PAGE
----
Training consists of 6 weeks of learning alot of rules that you are never going to follow, getting measured for your uniforms, being fingerprinted for a criminal background check, that part is really a joke since unless you kill someone you will pass. Don't fail the drug test though. if you do that, which I don't and didn't, you are taught to drink vinegar and lots of water to clear up since you know it is done on the day you do the fingerprinting. After you pass the background check and drug test and finish class you are given your diplomas.


Self-defense is taught in approximately three hours. You go inside a big warehouse and pretend to fight with your instructor. Believe me the instructor is not going to hit you like the angry poddie. It's mostly play acting. It's mostly about putting your arms up so you don't get hit. It's not any good in a riot and it won't keep you from getting hurt. At the end you get another diploma.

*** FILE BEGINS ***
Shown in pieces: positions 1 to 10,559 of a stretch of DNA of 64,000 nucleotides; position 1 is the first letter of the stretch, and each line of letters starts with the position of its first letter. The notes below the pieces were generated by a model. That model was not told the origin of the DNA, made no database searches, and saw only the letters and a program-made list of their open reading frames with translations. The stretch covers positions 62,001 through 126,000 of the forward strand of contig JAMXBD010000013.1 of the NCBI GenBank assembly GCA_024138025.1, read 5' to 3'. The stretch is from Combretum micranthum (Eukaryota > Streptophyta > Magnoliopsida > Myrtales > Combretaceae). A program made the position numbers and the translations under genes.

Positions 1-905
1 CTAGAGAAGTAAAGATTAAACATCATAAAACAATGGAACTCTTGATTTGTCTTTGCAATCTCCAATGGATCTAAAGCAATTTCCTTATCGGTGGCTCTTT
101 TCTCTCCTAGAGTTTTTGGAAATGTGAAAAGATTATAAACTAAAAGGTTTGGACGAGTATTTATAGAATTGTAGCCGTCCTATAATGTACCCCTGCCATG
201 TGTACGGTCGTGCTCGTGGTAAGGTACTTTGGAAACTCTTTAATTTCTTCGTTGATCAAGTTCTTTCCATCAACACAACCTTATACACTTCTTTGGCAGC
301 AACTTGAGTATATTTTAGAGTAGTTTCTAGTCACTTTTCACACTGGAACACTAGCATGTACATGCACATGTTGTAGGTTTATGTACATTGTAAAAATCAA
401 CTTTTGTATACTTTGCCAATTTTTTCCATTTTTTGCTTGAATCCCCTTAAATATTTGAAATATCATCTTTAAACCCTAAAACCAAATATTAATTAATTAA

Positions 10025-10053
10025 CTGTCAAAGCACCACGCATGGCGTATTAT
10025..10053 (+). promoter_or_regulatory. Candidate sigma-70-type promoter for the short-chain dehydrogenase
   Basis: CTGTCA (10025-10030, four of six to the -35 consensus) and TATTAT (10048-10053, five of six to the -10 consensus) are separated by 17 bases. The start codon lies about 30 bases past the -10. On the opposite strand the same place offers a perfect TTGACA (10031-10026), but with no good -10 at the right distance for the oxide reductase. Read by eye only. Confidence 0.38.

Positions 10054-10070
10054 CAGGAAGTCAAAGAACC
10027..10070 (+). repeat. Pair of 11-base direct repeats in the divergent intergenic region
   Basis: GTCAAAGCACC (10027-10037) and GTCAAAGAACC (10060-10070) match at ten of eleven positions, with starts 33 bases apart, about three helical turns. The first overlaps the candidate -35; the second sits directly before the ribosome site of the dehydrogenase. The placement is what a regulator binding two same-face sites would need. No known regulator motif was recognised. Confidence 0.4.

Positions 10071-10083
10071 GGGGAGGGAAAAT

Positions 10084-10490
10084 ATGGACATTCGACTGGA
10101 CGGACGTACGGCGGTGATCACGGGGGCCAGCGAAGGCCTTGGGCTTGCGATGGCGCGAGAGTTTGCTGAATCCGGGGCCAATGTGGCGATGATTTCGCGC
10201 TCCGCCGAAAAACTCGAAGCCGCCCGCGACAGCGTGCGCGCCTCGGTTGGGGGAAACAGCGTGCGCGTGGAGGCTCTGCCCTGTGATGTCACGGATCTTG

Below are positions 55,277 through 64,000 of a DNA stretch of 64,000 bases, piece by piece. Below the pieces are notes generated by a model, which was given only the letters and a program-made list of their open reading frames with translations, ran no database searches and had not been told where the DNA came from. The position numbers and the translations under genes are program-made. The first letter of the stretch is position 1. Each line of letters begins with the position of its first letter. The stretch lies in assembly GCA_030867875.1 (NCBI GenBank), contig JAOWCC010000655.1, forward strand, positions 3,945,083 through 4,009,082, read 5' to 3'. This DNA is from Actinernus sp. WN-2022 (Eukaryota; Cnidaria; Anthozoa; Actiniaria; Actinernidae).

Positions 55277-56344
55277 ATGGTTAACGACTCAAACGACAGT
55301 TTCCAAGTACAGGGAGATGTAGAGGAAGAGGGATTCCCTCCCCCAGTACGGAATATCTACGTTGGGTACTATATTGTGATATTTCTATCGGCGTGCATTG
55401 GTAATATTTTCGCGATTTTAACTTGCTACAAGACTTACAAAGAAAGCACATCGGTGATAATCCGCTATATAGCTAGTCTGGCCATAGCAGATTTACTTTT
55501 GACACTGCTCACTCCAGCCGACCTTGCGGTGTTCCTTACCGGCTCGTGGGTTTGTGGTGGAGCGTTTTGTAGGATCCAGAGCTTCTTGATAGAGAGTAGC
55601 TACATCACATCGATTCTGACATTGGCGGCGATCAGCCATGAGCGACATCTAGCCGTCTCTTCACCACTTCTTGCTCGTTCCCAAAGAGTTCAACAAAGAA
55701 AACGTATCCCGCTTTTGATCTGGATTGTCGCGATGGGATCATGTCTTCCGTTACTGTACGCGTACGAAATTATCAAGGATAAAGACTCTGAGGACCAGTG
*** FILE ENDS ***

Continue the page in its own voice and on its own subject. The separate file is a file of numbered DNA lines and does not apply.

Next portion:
CERT stands for "Correctional Emergency Response Team". They are the equivilent to SWAT in the real world. The training is more strenous since you are the ones who respond in a "code black" or riot as it is commonly called by the lay person. To be on CERT you must be a certain height and weight. I am 6'0 and weighed problem. You must also be taken out into a field and sprayed in the face with a foam called C2 that sticks to your face and burns like hell. You can't breathe, talk, you are disoriented and if you put water on it the burning is worse. it lasts about 30 minutes. Many of us giants vomited and and some didn't make the cut. The poddies reffer to CERT as the "Turtles" . I loved my cert uniform. All black, head gear, shields that put out a small electrical charge that will at least stun the person. In the joint we have at least 2-3 riots a day, but it is usually calmed when the turtles appear. The poddies think it is hiliarious. After the 6 weeks of training your next two weeks are on the floor.

The poddies in the cage